It’s amazing how time flies these days. It’s already November!
Even though my favorite time of the season is fast approaching, I find myself a little sad, because I’m caught up in this whirlwind of “adult” things (this will be reserved for a separate post… if I ever find the time for it). How did Halloween sneak up on me?? Then again, I really didn’t do it much justice – instead, I scheduled our family’s Thanksgiving 2014 Dinner the very next night.
This was mainly because I would be leaving the country the week of the actual Thanksgiving Day and I refuse to not have Thanksgiving Dinner this year. My family didn’t really care too much – they just enjoyed the fact that we would be getting together over food so they were pretty excited. Who am I kidding? I was most definitely excited as well. Food: the magic word. Now, I wouldn’t say our Thanksgiving Dinners are terribly traditional, but they are most definitely epic on their own level. Okay, quite honestly, they became more epic starting last year, because it was my first Thanksgiving with me married (Hah! That still rings odd in my mental ears.) and I wanted to have a legit Thanksgiving Dinner. Plus, it turns out that my other half never had a real Thanksgiving celebration and I was determined to change that. Before this, they were small, normal dinners with my immediate family and we might even have dessert (I live in a family of health nuts). Even before that during my childhood in California (and before my family became completely vegetarian), my parents would buy ready-made Thanksgiving Dinners and we would eat at home.
Last year’s Dinner was ridiculous. I put it together so I did most of the cooking and, of course, I insisted on making everything from scratch (except for the veggie “meat”). I don’t quite remember the menu but I remember cooking from the day before up until the actual dinner itself. There was vegetarian “turkey” (it was disturbingly in the shape of a chicken mold including the head), biscuits, mashed potatoes with gravy, veggie meatloaf, Cornbread stuffing, Grapefruit tart… my Asian family also brought over more Asian fare.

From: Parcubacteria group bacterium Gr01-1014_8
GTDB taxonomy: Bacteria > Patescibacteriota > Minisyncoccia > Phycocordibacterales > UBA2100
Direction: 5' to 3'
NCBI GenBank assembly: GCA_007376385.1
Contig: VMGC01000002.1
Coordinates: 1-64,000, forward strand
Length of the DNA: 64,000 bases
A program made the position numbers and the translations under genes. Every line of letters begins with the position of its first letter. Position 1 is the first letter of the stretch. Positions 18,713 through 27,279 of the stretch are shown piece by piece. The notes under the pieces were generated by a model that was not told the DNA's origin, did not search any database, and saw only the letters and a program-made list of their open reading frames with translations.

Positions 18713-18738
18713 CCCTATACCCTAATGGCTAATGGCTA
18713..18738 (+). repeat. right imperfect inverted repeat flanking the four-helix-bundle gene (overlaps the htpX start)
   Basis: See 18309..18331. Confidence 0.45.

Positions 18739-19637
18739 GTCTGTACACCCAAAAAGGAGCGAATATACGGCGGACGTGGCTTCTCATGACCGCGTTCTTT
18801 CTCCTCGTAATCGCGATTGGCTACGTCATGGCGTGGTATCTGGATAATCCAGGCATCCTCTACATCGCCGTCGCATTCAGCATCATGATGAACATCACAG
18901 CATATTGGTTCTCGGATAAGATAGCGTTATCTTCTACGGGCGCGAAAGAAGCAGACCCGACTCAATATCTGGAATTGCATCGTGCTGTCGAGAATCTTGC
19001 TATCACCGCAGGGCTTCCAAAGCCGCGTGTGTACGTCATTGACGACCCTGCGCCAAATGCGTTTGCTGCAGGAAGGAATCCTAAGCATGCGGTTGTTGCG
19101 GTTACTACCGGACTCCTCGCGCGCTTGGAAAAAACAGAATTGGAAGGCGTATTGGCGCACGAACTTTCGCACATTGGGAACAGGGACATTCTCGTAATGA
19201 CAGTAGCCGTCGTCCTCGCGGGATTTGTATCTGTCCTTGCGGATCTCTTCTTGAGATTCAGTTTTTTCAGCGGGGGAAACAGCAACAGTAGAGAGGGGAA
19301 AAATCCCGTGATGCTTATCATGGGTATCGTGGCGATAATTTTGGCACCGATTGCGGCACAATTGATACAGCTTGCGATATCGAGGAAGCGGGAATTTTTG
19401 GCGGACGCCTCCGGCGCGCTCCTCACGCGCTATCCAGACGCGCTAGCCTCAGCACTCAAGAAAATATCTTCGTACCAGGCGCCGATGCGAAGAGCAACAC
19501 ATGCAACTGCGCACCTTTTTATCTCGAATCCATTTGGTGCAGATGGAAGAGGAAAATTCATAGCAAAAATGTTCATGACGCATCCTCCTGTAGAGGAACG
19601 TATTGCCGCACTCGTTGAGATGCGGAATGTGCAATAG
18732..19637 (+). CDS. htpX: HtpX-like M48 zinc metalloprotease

This year, we all had our roles, which is a big relief when you work full-time and my family Thanksgiving dinners means you cook for around 15 people. (The sad thing is that if we had one with all of my family members not in town, we might as well be a restaurant.)
One of my friends and I were only in Seoul for a little longer before making one last visit of my old city of Daejeon. We essentially went around and did last minute things…. but what truly made an impression … Continue reading →
I’m currently back in the States, which is where I finally find some time to catch up on the many posts on my trip back to Korea. Originally, it was supposed to be 26 days of me reminiscing and catching up with my old life and old friends, but when one of my friends (then two and, finally, three) caught wind of my impending trip, I found myself with travel buddies and I planned a cross-country tour:
I was rather excited, though slightly apprehensive; I was showing them where I had lived and grown to love. The pressure was on, especially since 1/2 of them are strict vegetarians who don’t eat onion or garlic and Korea… well, Korea’s not very good with the vegetarian portion of their restrictions, never mind that last part. Good thing I like challenges. Either way, the Korean tour itself centered on the 12.5 days one of my friends would be there for as he was there for the shortest period, from the night of October 8 to the morning of October 20. We would start from Seoul with a day trip to the DMZ and then make our way through some of the highlights of Korea…
I went out with my sister today at our usual and favorite vegetarian Indian restaurant. We piled on the food and sat down, while waiting for the steaming naan to come out. Then, we shoveled it in, as if regular breaths were not necessary for survival. The flavors were extraordinary and as I wiped my nose – though Korea has increased my tolerance of spicy foods exponentially, I’m still far from being immune from it’s effects (i.e. pink tint to the face, runny nose) – I took another bite of the palak paneer, my favorite Indian dish… only to encounter a crunch.